Q: Where do you see pockets of expertise, and in what aspect of serious games, worldwide?
A:  I think there are some interesting cultural shifts in the explosion of mobile and social games. As a new generation of business leaders starts to take their seat at the head of the table, I think we’ll see a shift. More than 70% of the worlds’ population plays games. There are well over 300 million online gamers in China. As workforce demographics shift, and with the rise in emerging economies, globalization of our world economy benefits tremendously when workers from disparate cultures build trust and teamwork skills through game play.  I think mobile gaming expertise in China, Japan, Korea, and other eastern countries will be a huge factor in shaping our future world. Gamers and game development expertise continues to flourish in India. There are great game studios in the UK and Europe. In South America, Brazil gaming industry is growing at ~30% a year.  The Russian video game market is projected to double over the next 3 years. My belief is that growth in gaming opportunities is correlated to population trends.

Q: What are the challenges to the industry right now?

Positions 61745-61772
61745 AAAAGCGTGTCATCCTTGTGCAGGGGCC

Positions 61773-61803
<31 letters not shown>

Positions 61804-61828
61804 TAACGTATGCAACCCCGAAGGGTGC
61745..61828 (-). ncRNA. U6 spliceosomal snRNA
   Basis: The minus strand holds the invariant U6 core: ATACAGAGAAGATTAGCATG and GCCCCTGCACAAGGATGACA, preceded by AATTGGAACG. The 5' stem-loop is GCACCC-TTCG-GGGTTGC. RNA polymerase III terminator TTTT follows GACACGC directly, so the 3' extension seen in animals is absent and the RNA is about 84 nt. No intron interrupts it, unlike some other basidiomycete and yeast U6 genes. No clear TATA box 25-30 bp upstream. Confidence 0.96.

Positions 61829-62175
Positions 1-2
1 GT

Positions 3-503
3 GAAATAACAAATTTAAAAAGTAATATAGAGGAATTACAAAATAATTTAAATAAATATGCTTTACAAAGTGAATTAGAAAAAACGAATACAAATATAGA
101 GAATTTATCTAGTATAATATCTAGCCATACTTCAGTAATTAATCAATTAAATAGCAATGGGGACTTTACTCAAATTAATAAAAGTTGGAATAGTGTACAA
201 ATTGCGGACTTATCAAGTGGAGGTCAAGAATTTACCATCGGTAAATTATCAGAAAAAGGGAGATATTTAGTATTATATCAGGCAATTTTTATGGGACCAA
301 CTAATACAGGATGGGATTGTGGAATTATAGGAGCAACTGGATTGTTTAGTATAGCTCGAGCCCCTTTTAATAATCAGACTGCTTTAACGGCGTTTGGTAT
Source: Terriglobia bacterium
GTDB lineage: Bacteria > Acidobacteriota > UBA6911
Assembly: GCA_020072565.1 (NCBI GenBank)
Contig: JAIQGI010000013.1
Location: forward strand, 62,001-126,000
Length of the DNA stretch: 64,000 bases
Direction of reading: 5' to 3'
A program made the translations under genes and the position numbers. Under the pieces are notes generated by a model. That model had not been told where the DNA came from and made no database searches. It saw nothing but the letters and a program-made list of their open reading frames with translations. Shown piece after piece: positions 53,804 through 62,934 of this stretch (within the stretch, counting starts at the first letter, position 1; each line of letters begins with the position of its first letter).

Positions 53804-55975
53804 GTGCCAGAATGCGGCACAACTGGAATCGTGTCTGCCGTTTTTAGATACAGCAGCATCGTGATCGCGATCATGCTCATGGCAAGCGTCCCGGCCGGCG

A:  I’ll narrow my answer to productivity games – games in the workplace – as I’m more familiar there than the gaming industry as a whole. In the workplace, there’s still a bit of a negative connotation to the word “game”. Some (generally old school) folks think “games are gimmicky” – or “we don’t play around here, we work hard” - and that play and fun are indicative of lower productivity. My belief is that as our world of work shifts to knowledge work, that play, games, mirth, and fun actually improve productivity by making people more creative, more innovative, and more relaxed as they apply their minds to their tasks.

TrulyAmazingPeople.com is an organization devoted to helping individuals, families and communities seeking meaningful work, whole system change, and talent integration ecosystems. TrulyAmazingPeople.com would like to thank the Serious Games Association, The Bohle Company, and the Future Working Together community for their assistance with our research.

Lori Sortino, Lyn Wiltse, and Emily Swift are Truly Amazing People. Lori and Lyn are Creative Solutions Consultants who host Playful Inquiry events. Emily Swift is a technical writer with a BS in Liberal Arts and Engineering Studies.